If your dog will be outdoors during peak sun exposure, which is typically between the hours of 10 am to 4 pm, then the source says sunscreen should be reapplied throughout the day. Pay close attention to sun-sensitive areas like their nose, tips of the ears, and belly — anywhere their fur is thinner. Dr. Goldstein also tells the source that you should reapply sunscreen after your dog goes swimming.

How to Choose a Sunscreen for Dogs

When choosing a sunscreen for your dog, it’s vital that you pick one that is specifically formulated for canines. If you’re having difficulty finding one, talk to your vet to find out what they recommend.

Millie Rosales DVM, DACVD, of Miami Veterinary Dermatology tells PetMD that you could also use a broad-spectrum sunscreen formulated for babies with an SPF of 15 or higher. However, it is vital that you read the label as not all sunscreens are created equal. Since dogs are prone to licking their skin, you need to make sure you choose a sunscreen that doesn’t contain toxic ingredients. Dr. Rosale says to choose a sunscreen that is fragrance-free and doesn’t contain zinc oxide. If you go this route, it’s best to discuss it with your vet first, to ensure the sunscreen is safe for your dog.

How to Apply Sunscreen to Your Dog

Once you’ve found a suitable sunscreen it’s important to do a patch test before applying it to the entire body. This involves applying the sunscreen to a small area on their body to make sure they don’t have a reaction to the sunscreen. If there is no reaction, and it’s a dog-safe sunscreen, you can apply it to your dog.

Rub the sunscreen gently into their skin but when applying it to their face, take extra care to not get it in their eyes. After applying the sunscreen, allow it to soak in for a few minutes before heading outside. Also, keep an eye on your dog and make sure they’re not licking the sunscreen.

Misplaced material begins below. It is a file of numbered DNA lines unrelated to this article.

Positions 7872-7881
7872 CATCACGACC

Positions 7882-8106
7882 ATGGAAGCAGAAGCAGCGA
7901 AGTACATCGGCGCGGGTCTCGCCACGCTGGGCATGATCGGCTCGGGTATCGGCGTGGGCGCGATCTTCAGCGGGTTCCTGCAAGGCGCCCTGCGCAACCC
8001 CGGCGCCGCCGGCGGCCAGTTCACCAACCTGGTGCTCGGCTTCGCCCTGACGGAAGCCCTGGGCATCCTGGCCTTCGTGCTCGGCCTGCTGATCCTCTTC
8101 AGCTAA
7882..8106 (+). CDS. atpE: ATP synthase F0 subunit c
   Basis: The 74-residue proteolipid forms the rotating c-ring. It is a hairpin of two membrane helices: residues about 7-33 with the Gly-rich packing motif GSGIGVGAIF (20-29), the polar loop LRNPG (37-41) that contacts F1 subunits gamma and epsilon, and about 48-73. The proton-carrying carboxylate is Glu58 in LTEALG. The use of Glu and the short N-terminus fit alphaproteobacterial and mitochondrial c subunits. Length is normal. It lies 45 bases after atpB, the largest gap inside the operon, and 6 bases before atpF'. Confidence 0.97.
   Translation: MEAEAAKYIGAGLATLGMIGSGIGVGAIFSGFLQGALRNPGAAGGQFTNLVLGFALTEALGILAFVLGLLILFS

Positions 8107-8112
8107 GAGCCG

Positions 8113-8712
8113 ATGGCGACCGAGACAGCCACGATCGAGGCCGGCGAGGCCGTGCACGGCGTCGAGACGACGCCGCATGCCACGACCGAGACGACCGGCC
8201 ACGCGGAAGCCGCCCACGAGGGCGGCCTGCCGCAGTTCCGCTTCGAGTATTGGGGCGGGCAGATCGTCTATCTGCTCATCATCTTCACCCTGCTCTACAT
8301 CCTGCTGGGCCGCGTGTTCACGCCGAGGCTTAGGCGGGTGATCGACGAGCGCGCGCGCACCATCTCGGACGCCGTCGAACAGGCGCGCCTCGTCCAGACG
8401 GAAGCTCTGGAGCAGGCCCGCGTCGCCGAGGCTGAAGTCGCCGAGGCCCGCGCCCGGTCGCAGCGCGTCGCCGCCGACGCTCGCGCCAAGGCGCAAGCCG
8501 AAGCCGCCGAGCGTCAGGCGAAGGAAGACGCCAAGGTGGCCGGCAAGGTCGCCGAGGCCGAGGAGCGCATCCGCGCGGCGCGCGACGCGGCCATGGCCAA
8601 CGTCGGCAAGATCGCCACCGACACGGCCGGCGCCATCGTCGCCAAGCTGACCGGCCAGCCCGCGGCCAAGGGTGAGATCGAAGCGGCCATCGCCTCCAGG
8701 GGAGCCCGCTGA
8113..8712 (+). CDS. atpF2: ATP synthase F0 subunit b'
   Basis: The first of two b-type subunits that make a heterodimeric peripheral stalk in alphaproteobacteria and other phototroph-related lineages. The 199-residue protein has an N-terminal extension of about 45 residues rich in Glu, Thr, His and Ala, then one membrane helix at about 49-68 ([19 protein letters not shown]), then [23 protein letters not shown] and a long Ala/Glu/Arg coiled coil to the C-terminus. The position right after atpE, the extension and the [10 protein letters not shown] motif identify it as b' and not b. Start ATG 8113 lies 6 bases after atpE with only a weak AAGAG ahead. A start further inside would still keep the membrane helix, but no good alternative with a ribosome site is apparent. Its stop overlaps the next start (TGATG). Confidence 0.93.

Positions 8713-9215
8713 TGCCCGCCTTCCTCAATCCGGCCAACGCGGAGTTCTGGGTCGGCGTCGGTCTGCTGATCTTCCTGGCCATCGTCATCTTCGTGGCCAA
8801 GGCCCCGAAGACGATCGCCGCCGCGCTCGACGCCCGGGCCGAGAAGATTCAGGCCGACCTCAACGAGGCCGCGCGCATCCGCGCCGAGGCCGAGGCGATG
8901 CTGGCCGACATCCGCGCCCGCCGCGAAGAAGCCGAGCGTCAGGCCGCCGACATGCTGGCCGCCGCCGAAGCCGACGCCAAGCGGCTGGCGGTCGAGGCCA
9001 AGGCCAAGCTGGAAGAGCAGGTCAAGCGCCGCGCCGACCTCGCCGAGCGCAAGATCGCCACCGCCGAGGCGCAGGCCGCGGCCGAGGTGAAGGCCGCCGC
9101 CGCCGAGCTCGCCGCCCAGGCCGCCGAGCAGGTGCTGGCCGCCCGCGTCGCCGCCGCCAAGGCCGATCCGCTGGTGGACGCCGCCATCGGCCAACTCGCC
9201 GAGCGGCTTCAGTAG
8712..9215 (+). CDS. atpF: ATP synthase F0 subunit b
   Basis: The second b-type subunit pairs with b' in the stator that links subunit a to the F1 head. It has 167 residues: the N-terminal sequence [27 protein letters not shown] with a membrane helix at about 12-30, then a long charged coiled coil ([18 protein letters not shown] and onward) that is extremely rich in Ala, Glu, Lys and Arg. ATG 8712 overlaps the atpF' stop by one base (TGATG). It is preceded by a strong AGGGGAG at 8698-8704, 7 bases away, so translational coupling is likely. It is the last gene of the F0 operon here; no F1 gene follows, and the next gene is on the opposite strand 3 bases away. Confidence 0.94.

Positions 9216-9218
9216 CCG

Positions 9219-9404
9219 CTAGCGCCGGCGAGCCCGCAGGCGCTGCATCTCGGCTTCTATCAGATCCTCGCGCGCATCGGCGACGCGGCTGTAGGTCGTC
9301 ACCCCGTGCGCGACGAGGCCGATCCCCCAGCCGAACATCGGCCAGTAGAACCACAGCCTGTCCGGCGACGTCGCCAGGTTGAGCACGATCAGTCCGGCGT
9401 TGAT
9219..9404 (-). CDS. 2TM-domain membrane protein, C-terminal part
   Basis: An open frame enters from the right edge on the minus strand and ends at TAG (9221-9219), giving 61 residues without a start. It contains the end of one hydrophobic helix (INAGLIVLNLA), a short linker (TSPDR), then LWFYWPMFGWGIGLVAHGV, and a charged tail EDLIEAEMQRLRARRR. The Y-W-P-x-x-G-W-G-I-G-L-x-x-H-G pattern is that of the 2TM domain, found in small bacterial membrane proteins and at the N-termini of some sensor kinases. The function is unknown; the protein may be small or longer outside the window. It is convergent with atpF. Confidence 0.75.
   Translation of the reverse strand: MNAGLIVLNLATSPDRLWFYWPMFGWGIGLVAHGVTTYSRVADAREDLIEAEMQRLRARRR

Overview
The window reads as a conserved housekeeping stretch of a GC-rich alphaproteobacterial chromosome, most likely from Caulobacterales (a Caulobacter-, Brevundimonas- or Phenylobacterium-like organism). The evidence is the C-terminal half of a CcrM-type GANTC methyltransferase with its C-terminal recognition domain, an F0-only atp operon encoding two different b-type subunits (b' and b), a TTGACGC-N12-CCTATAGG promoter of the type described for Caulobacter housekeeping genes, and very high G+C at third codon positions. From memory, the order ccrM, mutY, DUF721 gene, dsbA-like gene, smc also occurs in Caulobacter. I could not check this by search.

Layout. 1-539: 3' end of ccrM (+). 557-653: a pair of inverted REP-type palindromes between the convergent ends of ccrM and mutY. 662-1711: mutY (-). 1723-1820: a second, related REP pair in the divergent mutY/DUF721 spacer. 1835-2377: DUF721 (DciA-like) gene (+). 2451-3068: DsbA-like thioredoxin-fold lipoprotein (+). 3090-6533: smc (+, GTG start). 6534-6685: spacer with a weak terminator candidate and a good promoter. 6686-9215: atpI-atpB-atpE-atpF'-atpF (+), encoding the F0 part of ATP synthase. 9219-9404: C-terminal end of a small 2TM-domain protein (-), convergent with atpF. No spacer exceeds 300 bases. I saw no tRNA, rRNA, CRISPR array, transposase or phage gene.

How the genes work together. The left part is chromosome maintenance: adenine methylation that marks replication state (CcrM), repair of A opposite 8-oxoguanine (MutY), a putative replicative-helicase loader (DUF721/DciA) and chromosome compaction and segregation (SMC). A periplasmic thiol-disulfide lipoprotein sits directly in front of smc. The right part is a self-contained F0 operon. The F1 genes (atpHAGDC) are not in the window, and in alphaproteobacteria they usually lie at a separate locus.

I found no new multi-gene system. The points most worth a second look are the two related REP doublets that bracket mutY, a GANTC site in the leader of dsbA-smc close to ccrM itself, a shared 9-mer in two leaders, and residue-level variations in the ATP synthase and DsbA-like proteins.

Other Ways to Prevent Sunburns

If you can’t find a dog-friendly sunscreen or want to take extra precautions to protect your dog from the sun, you do have other options. The AKC says you can consider protective clothing. There are many sun shirts or suits designed for dogs that can help cover large areas of their body and provide UPF protection. Sun shirts can also help protect your pooch from pesky bugs like mosquitoes.

The source also says hats and goggles are available to protect your dog from the sun. You can also reduce their sun exposure by keeping them in the shade when spending time outdoors.

Beware of Heatstroke

Heatstroke is a serious risk when your dog spends time out in the sun and all dogs including puppies and seniors are at risk. The best way to protect them from heatstroke is to reduce their exposure to the sun and heat.

When playing outside, give your dog plenty of access to fresh, clean water and shade. If it’s too hot, you’re better off staying indoors.

It’s also important to know the signs of heat stroke so you can get your dog help as soon as possible if it happens. The AKC says warning signs of heatstroke in dogs include panting, drooling, a rapid pulse, and fever.

Other Summer Safety Tips to Consider

Summer is a fun time of year, especially for your dog because it often means more outdoor time. Along with protecting your pup from sunburns, there are other summer safety tips to keep in mind.

For starters, it’s vital that you provide your dog with plenty of water. Summer is hot so be sure to keep a bowl inside and fill up a fresh dish when you’re outside. If you go for a walk you should also bring water with you to keep your dog hydrated. It’s also vital that you never leave your dog inside a hot parked car, not even for a minute. If they can’t go to places with you, they’re better off staying at home.

It’s also important to be mindful of hot surfaces like hot asphalt and sand as this can burn your dog’s paws. If it’s too hot for your hand, it’s too hot for their paws. Finally, if the weather is too hot, keep your dog cool by avoiding strenuous activity altogether.

Clarissa Vanner

Clarissa Vanner

Clarissa is the Junior Managing Editor of ActiveBeat. She aspires to live a healthy lifestyle by staying active and eating foods that nourish her body, but she isn't afraid to indulge in a little chocolate here and there! Clarissa loves cooking, being outdoors, and spending time with her dog. In her free time, you'll find her relaxing in her hammock or curled up on the couch reading a book.